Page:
His projection is based on a simulation called the "Hong Kong economic model", which was formulated by Project LINK under the United Nations to study how different factors such as income, investment, imports and exports affect economic performance.

Late last month, Chief Executive Leung Chun-ying sought the views of the Commission on Strategic Development on a 20 per cent reduction in the number of mainlanders visiting Hong Kong each year.

That came after Hongkongers expressed widespread discontent over mainland tourists flooding the city.

About 40 million mainlanders visit Hong Kong each year, but that figure is projected to hit 100 million by 2020, putting an ever-greater strain on the city.

The debate about reducing mainland visitors has drawn fire from the business sector, with some saying any reduction would harm the city's economy.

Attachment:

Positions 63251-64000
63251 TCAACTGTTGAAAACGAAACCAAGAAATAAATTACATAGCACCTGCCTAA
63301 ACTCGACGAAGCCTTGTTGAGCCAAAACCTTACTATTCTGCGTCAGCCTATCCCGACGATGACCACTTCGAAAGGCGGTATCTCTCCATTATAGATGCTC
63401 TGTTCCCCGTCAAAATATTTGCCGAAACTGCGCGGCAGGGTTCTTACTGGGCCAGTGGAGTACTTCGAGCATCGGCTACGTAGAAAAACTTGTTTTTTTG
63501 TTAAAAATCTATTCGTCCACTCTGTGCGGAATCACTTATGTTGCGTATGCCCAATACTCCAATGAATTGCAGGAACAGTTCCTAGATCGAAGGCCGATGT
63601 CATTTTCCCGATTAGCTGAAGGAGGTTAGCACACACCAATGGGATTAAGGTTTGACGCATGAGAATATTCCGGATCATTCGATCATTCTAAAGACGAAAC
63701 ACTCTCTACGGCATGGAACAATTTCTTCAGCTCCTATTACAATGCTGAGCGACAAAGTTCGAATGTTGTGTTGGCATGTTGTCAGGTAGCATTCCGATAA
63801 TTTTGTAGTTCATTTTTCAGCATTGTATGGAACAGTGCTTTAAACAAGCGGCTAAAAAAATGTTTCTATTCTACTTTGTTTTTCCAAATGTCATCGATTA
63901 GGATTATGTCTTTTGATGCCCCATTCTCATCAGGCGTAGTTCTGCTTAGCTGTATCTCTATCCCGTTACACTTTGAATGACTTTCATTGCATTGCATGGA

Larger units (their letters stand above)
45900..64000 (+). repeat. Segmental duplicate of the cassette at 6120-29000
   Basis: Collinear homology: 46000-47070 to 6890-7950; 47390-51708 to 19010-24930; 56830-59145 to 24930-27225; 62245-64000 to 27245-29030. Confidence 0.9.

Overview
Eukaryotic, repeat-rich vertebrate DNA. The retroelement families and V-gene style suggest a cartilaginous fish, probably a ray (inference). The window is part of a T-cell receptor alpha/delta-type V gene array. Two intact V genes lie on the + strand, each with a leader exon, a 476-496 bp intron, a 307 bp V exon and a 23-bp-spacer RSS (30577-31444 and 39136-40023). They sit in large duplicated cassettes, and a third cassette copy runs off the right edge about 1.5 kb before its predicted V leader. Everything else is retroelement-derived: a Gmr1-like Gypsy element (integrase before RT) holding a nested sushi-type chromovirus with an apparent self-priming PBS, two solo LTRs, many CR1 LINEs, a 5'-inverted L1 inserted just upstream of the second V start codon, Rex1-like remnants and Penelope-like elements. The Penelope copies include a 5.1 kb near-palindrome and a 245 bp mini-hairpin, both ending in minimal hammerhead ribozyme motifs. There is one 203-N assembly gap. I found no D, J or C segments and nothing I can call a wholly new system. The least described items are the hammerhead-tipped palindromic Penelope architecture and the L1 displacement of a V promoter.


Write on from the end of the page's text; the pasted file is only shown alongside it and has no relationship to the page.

Kwan's views were shared by other economists and academics. Bank of East Asia's chief economist Paul Tang Sai-on said the individual traveller scheme did not contribute much to the city's GDP.

"The total economic value-added of [mainland travellers] was only 1.3 per cent in 2012," he said, adding that a reduction in the number of mainland tourists may reduce employment opportunities for low-skilled workers.

Professor Terence Chong Tai-leung of the department of economics at Chinese University did not believe the drop in real GDP would be that drastic, even if the number of visiting mainlanders was cut by 20 per cent.

"The unemployment rate was also about three per cent several years ago when we did not have so many mainland visitors," said Chong. "So the worst case of cutting the number of mainland tourists would be going back to that situation, which is actually not too bad."



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This article is now closed to comments